Tweet with a single click. "Early reviews are in for Richard Mabry's latest novel, Guarded Prognosis."

Tuesday, July 17, 2018

Book Launch Day


After all the things I've written about (and many of the things that didn't get told in this space), today is the "official" launch day for my next novel, Guarded Prognosis. I'll be doing several interviews, giving away copies of the book, and in general find myself occupied with all the things that happen at the time of a book release. Wish me luck.

Scheduled interviews for this week include Seekerville and Lena Dooley blogBeckie by the Book and Patricia Bradley. And stay tuned, because there are more. Hope you find them interesting, and good luck on winning the book. If you've already ordered it and you're chosen a winner, I'll send you an Amazon gift card for $10. Fair enough?

See you Friday (if I survive).

Tweet with a single click. "Book launch day for Dr. Richard Mabry's latest novel, Guarded Prognosis." 

Friday, July 13, 2018

Writing: Book Release

I'm just a few days from the release of my twelfth novel, Guarded Prognosis. Along with the four novellas, that's sixteen works of medical fiction published over my name--a situation I couldn't have dreamed of (or even desired) a decade ago. You might think that by now the process will be old hat, but that's not the case. Each time brings thoughts of, "Will they like it?" and "Surely, this one isn't as good as some of my others." But we'll see.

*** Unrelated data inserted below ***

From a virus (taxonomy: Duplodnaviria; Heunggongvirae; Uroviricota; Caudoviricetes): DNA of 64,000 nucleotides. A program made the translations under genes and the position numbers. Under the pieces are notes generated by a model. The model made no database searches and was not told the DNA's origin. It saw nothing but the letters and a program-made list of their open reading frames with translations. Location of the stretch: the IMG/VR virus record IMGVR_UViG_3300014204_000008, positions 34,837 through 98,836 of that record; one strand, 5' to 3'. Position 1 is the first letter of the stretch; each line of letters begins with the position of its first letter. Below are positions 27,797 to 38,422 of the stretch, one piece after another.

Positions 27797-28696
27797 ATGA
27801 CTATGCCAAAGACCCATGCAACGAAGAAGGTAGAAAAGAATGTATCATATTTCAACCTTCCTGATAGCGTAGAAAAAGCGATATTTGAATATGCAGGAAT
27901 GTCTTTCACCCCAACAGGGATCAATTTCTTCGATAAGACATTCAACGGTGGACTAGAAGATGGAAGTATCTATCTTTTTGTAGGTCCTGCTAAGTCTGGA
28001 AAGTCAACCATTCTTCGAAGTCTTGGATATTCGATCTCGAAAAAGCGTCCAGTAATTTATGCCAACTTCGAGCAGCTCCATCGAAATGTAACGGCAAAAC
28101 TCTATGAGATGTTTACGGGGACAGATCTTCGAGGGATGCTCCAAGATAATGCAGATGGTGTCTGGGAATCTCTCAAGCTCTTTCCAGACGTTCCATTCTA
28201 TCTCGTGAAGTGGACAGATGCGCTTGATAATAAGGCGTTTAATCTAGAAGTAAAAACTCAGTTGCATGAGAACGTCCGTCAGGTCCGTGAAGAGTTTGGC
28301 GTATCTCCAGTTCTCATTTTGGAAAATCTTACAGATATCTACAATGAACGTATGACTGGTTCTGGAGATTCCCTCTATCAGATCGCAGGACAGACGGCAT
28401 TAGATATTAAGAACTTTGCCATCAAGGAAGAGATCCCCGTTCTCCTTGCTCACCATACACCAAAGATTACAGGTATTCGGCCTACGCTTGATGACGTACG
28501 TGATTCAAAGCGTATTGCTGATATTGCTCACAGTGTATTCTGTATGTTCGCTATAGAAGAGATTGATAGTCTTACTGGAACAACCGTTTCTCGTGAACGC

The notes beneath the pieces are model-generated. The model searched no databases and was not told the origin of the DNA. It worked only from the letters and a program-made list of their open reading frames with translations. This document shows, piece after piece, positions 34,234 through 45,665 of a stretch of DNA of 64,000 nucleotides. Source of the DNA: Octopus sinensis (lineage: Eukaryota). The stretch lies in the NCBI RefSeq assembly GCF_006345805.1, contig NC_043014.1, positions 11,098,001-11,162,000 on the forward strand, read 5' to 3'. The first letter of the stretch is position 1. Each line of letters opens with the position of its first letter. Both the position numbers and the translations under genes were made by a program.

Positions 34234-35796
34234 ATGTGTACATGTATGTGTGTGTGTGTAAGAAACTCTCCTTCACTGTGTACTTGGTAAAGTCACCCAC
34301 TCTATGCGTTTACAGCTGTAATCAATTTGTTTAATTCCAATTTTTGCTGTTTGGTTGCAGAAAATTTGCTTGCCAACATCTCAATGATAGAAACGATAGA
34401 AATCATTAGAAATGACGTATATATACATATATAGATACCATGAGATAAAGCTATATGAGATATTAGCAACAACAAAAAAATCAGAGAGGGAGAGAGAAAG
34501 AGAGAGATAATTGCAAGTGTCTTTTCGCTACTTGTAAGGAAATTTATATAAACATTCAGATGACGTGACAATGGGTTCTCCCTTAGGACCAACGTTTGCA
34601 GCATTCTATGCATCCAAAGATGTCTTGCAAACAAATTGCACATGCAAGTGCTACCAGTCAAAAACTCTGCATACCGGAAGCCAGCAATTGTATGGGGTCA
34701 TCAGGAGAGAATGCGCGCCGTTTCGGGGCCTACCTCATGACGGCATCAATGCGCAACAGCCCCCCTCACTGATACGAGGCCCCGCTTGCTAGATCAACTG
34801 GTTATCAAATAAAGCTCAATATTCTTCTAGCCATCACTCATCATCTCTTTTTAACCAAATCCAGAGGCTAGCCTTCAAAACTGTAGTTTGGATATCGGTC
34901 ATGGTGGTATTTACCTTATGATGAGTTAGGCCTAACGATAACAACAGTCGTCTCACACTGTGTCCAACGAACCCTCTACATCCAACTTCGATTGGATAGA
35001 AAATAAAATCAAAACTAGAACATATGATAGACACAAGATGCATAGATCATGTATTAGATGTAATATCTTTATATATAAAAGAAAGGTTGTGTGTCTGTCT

This is the second full-length novel I've released via agent-assisted publication. I've used this same publishing process for all four of my novellas. One thing I've found during this process is that the marketing/publicity process never gets easier. There'll certainly be one instance when I don't see the guest post I prepared for a blogger. There may be a mix-up on dates for an appearance. All the scheduled blog posts and giveaways sometimes come at the same time, despite careful attention to dates on my part. It never goes smoothly. But these same kinds of problems occurred when I released a book by a traditional publisher. It just goes with the territory.